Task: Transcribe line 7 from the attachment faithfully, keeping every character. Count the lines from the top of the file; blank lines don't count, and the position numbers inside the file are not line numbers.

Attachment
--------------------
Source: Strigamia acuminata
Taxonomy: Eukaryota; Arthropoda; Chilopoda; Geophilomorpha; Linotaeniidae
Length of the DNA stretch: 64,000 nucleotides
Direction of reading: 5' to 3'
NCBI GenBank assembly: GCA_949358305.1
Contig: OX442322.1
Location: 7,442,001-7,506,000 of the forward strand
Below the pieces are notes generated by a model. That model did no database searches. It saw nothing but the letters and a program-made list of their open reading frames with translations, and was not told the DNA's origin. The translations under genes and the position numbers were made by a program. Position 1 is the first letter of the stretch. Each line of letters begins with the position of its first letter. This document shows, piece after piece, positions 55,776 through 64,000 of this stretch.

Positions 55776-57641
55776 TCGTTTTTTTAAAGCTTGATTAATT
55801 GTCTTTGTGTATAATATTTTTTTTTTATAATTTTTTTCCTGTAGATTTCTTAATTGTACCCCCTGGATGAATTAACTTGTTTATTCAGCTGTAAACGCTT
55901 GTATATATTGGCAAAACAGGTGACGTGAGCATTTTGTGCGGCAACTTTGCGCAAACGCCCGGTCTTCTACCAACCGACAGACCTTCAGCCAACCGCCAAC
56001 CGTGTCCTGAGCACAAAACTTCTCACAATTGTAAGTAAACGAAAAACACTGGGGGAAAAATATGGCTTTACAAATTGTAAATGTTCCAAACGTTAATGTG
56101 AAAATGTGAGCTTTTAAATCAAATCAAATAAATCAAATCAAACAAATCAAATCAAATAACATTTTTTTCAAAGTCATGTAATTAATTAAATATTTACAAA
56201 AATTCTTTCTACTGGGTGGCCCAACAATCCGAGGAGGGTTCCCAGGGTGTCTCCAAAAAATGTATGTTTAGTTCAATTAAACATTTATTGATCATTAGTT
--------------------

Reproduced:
Location: 7,442,001-7,506,000 of the forward strand